Jables Helps You Know What’s Happening in DFW



Jables is helping Dallas-Fort Worth answer the age-old question — “What should we do today?” — by making curated, area-specific events more easily accessible.

“Finding good restaurants is pretty easy. But finding cool things to do is a little harder,” Jables founder and CEO Jason Bunnell said.

Launched in 2014, the Yelp-like app for entertainment is focusing solely on the DFW market. Its website and mobile app both allow users to quickly sort and filter from a comprehensive list of local happenings and generate an individualized list of events tailored to their preferences.

“There is so much to do in Dallas that even people like me who grew up here only know a small fraction,” said Bunnell, who attended Highland Park High School. “I want to expose not only the highly visible big ticket events, but also the smaller events.”

Jables users soon will be able to follow their favorite entertainers and receive updates and push notifications should they be performing nearby, a feature inspired by personal experience.

“I went to Europe one summer shortly after selling my first company and missed seeing Pearl Jam because I didn’t know they were playing close to where I was staying,” Bunnell said. “How many times has that happened?  You find out about something, and it’s already sold out or the event has come and gone.”

Jables is available at iTunes store and on Google Play. Its features can also be accessed online at jables.com.


While there are many entertainment curation apps on the market, Jables is unique because its has about a dozen categories from which to search. The startup also provides event listings hosted at venues and breweries that would typically only gain the attention of patrons, making local culture more available throughout DFW.

Jables“It helps people by exposing them to a larger volume of events where they can find exactly what they are looking for,” Bunnell said.

Taking its market differentiation one step further, Jables’ users can access videos of local venues as well as teasers for upcoming events to help determine the best happenings to attend. That’s a unique aspect of Jables that Bunnell believes separates it from similar local entertainment curators such as Downtown Dallas, Inc.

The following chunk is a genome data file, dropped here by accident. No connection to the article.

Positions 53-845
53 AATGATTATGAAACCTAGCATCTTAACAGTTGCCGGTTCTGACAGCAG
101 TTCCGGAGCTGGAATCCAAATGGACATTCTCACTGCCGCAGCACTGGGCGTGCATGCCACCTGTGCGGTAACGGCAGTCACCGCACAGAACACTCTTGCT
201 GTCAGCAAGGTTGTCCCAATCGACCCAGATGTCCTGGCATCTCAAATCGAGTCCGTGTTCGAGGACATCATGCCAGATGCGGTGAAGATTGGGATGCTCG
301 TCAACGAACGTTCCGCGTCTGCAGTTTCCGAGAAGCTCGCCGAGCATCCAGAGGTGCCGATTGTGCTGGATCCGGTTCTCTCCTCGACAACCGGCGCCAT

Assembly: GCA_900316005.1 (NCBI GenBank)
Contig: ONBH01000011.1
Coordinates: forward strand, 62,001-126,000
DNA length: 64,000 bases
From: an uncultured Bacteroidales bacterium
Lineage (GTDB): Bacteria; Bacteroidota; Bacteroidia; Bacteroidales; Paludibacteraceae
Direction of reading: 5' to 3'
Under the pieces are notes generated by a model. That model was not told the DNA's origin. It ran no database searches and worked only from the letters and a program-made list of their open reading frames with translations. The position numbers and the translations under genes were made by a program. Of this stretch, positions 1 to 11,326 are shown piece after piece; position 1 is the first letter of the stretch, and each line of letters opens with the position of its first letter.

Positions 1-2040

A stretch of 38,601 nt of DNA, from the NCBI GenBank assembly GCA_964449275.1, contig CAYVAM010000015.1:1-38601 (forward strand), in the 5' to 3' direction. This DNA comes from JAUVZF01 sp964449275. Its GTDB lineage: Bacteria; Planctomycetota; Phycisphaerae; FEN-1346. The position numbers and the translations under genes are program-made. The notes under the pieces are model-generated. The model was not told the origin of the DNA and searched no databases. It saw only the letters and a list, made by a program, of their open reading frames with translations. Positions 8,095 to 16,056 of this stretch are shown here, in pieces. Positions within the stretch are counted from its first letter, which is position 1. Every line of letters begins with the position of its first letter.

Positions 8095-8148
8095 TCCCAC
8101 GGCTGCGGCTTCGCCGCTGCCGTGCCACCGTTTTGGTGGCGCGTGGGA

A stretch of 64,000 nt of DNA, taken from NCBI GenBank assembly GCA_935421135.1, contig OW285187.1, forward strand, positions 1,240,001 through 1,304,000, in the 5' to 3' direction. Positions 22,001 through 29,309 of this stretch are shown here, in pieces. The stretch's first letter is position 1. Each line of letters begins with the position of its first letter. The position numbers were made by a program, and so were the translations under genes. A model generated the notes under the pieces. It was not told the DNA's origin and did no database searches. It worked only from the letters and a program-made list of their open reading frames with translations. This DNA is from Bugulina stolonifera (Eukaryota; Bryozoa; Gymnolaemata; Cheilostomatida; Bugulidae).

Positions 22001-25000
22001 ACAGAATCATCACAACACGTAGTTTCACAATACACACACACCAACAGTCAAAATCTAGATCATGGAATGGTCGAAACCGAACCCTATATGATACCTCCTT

“The analogy I like to give is that if you were trying to decide on a movie,” Bunnell said. “You are probably more likely to watch a preview than you are to read a review of that movie. We are focusing on video so people can make better decisions on entertainment choices.”

Videos are produced by Jables, as well as by entertainers and venues. Those produced by Jables are sponsored by local businesses, providing a unique opportunity for businesses to reach new audiences.


In today’s technology-driven world, traditional forms of promotion -– print, radio, and billboards -– have become endangered species. Bunnell and his team see this as a major opportunity for Jables, as well as the local businesses, venues, and entertainers it features.

“It is the way we help venues, promoters, and entertainers that I am really excited about,” Bunnell said.

Coinciding with Dallas Startup Week, Jables will launch a second version of the app and a new website on April 12 at Dallas New Tech. The revamp will include a new user interface and design improvements, as well as tools to help venues break through the noise of event promotions.

“We are really excited about the new design, which we think offers a better user experience and better visibility to the venues hosting events,” Jables co-founder and CTO James Fielder said.

“We are really excited about the new design, which we think offers a better user experience and better visibility to the venues hosting events.” _ Jables co-founder and CTO James Fielder

Going forward, the company plans to promote regional performers more effectively by creating a WordPress plugin that curates performance schedule data from local venues.

Ultimately, Bunnell wants Jables to replace the vacuum being left by traditional forms of promotion, which he considers costly and ineffective. The startup’s initial goal is to sign up more users than the Dallas Observers’ stated circulation of roughly 60,000, which is less than 1 percent of the DFW population. Once Jables proves its market viability by reaching that goal, Bunnell and his team plan to expand into new largely populated metropolitan areas.

“There are a lot of reasons why Texas and DFW in particular are great places to start a business, but I am most excited about the startup ecosystem that is growing quickly,” Bunnell said. “I think people are starting to see how startups drive jobs, economic development, and value.”

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